• Map of Thames Gateway (http://www.thames-gateway.org.uk/uploadedFiles/tgrx-linking-to-opportunities-04-2003.pdf) What is It (http://www.wwf.org.uk/filelibrary/pdf/z-squared2004.pdf) Z-squared, a mixed use, mixed tenure development is intended as a model One Planet Living Community that provides homes, office and light industry workspaces, shops, education, leisure, health and community facilities together with green open space. Z-squared will integrate a variety of residential, commercial and leisure uses, with most facilities within walking distance and efficient public transport and a car club, making it easier to live without owning a car, following the quot;Compact Cityquot; form advocated in Cities for a Small Planet12. Many young people and key workers are currently struggling to afford housing, car ownership and feed their families. Z-squared aims to ensure that the local infrastructure is in place to enable these people to enjoy a better quality of life, thereby strengthening the fabric of our society. Key features (http://www.sd-commission.org.uk/communitiessummit/show_case_study.php/00036.html#reviewme) Biodiversity Initiatives Brownfield Land CHP/District Heating Energy Efficiency Environmental Assessment Managed Public Space Mixed Use Development Modern method of construction Policy/Framework initiative Renewable Energy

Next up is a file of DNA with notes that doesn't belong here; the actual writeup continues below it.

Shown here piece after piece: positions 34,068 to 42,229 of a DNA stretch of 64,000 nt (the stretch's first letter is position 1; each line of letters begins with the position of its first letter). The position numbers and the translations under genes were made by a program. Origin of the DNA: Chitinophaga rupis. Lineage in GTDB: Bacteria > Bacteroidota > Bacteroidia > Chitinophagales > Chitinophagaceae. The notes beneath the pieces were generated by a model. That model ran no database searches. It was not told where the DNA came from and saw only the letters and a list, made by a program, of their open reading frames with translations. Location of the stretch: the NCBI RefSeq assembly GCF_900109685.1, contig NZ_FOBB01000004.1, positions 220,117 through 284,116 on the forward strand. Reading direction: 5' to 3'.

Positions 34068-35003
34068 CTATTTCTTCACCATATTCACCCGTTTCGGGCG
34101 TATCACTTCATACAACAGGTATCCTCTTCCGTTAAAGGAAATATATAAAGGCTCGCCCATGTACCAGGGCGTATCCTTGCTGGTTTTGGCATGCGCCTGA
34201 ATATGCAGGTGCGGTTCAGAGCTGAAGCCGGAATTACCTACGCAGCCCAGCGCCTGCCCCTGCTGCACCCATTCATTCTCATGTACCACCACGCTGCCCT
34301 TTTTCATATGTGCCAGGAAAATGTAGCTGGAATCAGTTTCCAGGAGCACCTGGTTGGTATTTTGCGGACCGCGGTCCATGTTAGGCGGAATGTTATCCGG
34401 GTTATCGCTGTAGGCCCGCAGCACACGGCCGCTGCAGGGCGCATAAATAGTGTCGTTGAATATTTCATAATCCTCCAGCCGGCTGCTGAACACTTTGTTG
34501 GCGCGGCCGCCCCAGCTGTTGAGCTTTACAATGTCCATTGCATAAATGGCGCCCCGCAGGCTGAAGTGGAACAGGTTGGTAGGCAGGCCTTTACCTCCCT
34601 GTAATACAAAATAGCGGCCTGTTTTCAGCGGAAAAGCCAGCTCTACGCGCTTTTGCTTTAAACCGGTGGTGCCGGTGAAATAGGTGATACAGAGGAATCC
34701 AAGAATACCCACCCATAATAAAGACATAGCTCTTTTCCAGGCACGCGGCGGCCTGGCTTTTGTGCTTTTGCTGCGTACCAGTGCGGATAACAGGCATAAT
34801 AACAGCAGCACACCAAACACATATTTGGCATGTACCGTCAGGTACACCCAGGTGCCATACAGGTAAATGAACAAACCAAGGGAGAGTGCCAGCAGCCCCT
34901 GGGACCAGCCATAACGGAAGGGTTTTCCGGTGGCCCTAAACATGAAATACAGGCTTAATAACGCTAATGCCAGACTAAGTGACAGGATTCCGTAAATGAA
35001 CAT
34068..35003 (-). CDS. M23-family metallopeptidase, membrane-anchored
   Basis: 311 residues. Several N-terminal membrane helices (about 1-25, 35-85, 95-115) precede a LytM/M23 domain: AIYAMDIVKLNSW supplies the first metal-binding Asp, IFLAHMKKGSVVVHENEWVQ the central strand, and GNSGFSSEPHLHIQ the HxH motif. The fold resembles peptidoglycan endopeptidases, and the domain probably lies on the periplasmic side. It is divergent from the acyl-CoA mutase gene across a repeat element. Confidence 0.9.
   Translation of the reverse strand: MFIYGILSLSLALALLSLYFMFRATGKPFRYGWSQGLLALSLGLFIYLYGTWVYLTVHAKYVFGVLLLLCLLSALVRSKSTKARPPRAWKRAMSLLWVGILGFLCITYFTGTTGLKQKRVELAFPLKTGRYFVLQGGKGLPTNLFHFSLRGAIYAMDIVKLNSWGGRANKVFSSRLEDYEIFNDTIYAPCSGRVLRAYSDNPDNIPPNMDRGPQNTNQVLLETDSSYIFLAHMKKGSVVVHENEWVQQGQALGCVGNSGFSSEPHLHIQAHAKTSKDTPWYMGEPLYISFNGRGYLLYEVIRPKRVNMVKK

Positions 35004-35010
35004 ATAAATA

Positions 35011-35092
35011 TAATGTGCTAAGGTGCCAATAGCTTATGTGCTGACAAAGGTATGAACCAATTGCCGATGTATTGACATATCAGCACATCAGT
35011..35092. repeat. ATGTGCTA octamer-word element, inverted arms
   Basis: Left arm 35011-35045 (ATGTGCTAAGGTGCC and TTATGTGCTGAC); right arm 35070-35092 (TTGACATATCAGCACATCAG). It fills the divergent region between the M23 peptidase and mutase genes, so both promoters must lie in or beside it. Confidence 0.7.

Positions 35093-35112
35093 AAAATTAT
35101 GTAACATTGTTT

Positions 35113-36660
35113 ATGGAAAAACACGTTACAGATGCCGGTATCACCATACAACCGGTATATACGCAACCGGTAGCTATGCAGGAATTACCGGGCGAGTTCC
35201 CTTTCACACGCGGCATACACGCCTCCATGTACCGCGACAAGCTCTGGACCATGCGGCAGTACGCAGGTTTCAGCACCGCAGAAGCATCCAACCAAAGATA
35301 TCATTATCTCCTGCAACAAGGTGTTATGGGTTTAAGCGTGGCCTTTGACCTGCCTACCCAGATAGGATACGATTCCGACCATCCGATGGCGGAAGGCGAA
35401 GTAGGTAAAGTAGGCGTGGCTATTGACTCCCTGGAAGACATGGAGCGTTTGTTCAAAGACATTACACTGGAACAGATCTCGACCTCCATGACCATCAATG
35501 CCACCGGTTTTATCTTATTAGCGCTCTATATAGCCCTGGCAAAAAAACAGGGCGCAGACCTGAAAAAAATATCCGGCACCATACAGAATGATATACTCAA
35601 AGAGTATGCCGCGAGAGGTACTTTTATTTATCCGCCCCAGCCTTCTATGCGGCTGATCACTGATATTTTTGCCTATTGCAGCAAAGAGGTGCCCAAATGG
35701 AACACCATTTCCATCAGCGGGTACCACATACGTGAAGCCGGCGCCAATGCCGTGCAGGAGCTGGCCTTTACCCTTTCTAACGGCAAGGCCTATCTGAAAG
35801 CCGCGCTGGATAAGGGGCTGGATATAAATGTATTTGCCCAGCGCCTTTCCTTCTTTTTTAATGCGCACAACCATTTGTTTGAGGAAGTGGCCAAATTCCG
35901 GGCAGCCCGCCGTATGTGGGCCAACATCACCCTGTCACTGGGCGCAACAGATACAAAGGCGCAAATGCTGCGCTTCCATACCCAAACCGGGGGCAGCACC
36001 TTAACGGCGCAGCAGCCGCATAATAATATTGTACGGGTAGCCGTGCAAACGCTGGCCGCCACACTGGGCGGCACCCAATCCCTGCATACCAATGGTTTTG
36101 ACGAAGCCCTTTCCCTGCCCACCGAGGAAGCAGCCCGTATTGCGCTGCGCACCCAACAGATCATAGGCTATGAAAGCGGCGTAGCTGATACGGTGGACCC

• Sustainable Food Sustainable Materials Sustainable Transport Waste Initiatives Water Efficiency Water Recycling The Environment (http://www.wwf.org.uk/filelibrary/pdf/z-squared2004.pdf) The delivery of zero carbon and zero waste objectives will work with this vision to produce an outstanding environment that: • Supports a successful, vibrant and integrated mix of homes, shops, businesses, leisure facilities and other uses and activities; • Has its own clear and positive identity, that builds on the strengths of its surrounding context; • Has suitable size, scale, density and layout to support other amenities in the neighborhood, whilst minimizing resource – including land; • Will contain high quality recreation facilities; • Is safe, secure and free of the fear of crime; • Has design features to promote a healthy indoor environment in an urban setting; • Supports centre’s of learning and training at all levels; • Gives priority to pedestrians, public transport and cycling, rather than cars; • Has direct or close proximity to public transport, linking it to urban, regional and rural centers; • Has a high quality, attractive and successful public realm of streets and spaces that are well-designed, safe to use and easy to understand; • Is clean and well-maintained; • Has an integrated network of high quality green spaces and green lanes that draws people into and through the area, encourages activity and improves the appearance of the area and the quality of life of the people in it; • Provides for the economical, educational, cultural, social and other needs of a diverse mix of residents; • Provides a balanced and integrated mix of residential accommodation of different types and tenures to support a range of household sizes, ages and incomes; • Has easy access to a diverse range of high quality local public facilities and services, including education and training opportunities, health care and community and leisure; • Has buildings that can accommodate changes in use over time and that minimize resource use in construction and occupation. Websites used: http://www.oneplanetliving.org/ http://www.bioregional.com/programme_projects/opl_prog/zsquared/bz_zsquared.h tm http://www.sd- commission.org.uk/communitiessummit/show_case_study.php/00036.html http://www.wwf.org.uk/filelibrary/pdf/z-squared2004.pdf